How will future unfold for two NDA students?

24 January 1997




How will future unfold for two NDA students?

This week farmers weekly starts a new series of articles – a series designed to chart the careers of two agricultural students through their college days and beyond. Andy Collings reports

DO AGRICULTURAL colleges serve the industry well? Are students being trained to the right level in the right subjects? And, at the end of the course, are there the jobs available for them to utilise their new-found skills?

These are questions we hope to answer in the months and perhaps years to come as we follow the progress of two students currently attending Brooksby College in Leicestershire.

Philip Knight and Ted Duffin started their BTEC National Diploma in Agriculture (NDA) course last September. With two more terms to complete this year, the summer will herald the start of 15 months on the farm to improve practical skills before returning for a final year in 1998.

Both are 18 years of age and both have an intense interest in agricultural matters. And, as one would expect and hope, both have ambitions to stamp their mark on the industry once their courses have been completed.

So, where have these two potential ambassadors stemmed from? Ted Duffin is the product of a family owned farm at Mountsorrel, about eight miles from Brooksby College, while Philip Knight states his connection with farming as being "historical".

Practical experience

Brooksby College, like most other colleges, prefers its students to have had some practical experience before commencing a course. The reason is threefold: It provides students with a basic understanding of farming operations, it is a time when they can decide whether a farming career is what they actually want, and it also means they are older and better prepared for student life than if they had come straight from school.

Philip opted to spend his pre-college days on a 360ha (900-acre) mixed farm, where the dairy herd totalled some 300 head, and upwards of 500 heifers were kept. Grass conservation was clearly a key issue, as was the growing and harvesting of some 70ha (180 acres) of forage maize and a wheat area of 50ha (120 acres). Philip joined forces with the resident farm staff to sample most operations.

"I was involved in everything," he says. "Calves, cows, milking, tractors, cultivations and harvesting."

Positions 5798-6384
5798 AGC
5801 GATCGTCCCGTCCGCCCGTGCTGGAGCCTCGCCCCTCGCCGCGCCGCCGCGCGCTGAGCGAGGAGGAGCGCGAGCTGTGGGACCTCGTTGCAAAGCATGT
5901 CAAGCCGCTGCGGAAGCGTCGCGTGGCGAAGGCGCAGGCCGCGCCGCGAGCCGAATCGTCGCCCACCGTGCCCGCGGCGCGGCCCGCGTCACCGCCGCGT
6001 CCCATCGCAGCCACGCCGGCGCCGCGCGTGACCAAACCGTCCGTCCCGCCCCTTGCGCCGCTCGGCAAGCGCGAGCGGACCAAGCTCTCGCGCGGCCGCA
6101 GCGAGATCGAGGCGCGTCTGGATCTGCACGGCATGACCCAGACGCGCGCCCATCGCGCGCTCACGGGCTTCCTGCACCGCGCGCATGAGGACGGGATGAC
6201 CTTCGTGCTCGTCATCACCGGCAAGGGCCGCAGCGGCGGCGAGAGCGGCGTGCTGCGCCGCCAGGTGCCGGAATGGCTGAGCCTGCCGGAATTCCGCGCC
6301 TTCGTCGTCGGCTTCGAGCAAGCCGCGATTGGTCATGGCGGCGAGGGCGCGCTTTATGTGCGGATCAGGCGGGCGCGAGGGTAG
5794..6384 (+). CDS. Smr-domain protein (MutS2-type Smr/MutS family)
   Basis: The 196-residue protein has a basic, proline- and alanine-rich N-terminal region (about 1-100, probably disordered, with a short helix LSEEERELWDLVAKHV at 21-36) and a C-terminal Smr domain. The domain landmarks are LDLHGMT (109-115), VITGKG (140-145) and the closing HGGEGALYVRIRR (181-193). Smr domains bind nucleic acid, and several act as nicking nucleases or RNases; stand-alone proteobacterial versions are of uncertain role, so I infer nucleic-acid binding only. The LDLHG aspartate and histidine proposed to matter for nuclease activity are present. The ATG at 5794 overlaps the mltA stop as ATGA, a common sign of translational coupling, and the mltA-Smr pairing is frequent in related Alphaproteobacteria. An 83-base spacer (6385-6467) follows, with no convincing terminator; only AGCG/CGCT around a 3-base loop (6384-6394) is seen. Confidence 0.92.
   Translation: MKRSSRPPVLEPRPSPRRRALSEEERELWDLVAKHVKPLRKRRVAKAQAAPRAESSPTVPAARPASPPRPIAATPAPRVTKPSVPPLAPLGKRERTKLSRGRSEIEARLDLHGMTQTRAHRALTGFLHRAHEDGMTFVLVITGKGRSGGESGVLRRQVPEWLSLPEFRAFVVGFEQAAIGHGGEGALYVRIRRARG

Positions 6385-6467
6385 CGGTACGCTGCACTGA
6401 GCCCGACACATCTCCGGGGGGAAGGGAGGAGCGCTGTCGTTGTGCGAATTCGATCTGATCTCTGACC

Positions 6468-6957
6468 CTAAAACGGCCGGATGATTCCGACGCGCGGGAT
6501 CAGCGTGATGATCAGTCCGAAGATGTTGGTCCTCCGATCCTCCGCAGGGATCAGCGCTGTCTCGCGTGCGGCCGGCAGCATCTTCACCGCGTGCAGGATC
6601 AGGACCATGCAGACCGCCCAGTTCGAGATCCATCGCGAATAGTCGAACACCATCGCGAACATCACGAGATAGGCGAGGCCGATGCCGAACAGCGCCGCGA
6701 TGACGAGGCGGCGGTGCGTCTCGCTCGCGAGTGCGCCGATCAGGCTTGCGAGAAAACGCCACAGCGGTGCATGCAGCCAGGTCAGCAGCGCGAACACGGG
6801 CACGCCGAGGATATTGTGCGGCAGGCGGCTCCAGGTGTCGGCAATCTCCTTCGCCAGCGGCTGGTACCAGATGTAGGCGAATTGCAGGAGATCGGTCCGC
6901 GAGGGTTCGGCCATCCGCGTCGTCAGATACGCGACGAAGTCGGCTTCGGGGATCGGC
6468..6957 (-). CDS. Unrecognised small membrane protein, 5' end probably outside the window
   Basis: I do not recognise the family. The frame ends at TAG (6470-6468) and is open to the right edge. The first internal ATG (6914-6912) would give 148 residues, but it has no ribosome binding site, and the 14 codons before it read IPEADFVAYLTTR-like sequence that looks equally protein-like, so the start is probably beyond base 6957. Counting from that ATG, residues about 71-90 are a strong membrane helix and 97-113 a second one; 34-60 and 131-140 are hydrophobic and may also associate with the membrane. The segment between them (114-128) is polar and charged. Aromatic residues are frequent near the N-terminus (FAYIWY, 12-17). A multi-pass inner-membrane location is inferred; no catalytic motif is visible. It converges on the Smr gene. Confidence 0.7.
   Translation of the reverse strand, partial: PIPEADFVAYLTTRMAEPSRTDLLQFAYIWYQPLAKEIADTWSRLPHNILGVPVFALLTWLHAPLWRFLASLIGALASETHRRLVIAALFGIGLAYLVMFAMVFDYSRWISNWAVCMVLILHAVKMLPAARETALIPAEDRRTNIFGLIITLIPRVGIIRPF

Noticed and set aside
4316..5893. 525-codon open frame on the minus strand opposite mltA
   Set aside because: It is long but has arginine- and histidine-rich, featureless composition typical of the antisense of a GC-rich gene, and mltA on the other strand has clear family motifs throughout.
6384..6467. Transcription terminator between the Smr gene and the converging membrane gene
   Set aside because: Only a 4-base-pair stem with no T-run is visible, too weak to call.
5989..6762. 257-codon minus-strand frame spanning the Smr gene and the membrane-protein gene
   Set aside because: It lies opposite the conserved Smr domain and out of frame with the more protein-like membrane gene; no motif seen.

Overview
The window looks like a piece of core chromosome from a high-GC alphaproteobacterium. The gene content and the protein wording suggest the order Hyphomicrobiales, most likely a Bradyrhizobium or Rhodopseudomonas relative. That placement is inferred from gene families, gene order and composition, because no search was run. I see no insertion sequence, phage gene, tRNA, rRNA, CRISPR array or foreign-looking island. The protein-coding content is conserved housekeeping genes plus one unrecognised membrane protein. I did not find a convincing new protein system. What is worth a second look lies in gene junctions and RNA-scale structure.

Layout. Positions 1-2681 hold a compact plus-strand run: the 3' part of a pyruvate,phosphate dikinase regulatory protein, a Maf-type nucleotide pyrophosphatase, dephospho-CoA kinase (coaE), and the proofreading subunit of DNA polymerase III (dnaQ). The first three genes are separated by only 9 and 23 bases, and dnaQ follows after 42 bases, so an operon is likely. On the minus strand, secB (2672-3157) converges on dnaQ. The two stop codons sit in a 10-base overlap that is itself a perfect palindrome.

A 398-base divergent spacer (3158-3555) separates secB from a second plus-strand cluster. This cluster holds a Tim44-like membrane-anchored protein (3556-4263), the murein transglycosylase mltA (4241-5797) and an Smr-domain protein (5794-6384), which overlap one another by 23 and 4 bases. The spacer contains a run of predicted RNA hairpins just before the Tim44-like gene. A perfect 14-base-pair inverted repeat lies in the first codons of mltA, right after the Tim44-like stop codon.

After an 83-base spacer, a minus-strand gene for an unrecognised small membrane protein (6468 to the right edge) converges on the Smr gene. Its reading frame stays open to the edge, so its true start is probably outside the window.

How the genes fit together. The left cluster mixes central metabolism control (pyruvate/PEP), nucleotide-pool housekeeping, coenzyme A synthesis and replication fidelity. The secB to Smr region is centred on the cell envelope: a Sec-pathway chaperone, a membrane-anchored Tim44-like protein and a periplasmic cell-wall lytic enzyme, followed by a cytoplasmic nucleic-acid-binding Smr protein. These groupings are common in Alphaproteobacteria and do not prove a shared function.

Ted, on the other hand, was entrenched on his familys 100ha (250-acre) farm where 200 beef cattle reside. An arable enterprise comprising some 32ha (80 acres) of wheat and barley, plus a spell with a local contractor helped to ensure that Teds pre-college period was fully occupied.

It is worth recording at this juncture the ambitions of Ted and Philip. Ted intends to return to his familys farm and, in partnership with his elder brother, take over the reigns from his father.

Investment in machinery

"I would hope that we can acquire some more land so we can justify a greater investment in machinery," he says. "We are between the devil and the deep blue sea at the moment – too large to employ contractors for all operations, but too small to warrant our own combine harvester or a large forager."

Philip has aspirations to become a farm manager on a large mixed farm running a dairy herd with a reasonable acreage of arable crops.

"I know it wont happen overnight, but I would hope that following the completion of my course I can embark on a career structure which will enable me to achieve my goal," he says.

And, finally for now, hows the course going so far?

"Its going well," insists Ted. "Theres a fair mix of practical and classroom activities. Early days yet, but I feel pretty confident."

Philip echoes this view. "Were getting a good grounding in all farming aspects," he says.

So, the scene is set. How will our students progress? Where will they be in years to come? We look forward to reporting as it happens.

Brooksby College NDA students Philip Knight (left) and Ted Duffin.


NDA course details

Year 1

Farm machinery, animal science, crop science, animal husbandry, farm building and estate maintenance, book-keeping.

Year 2

College supervised practical farm work.

Year 3

Machinery management, financial management, labour management, agricultural policy, advanced animal production, advanced crop production.


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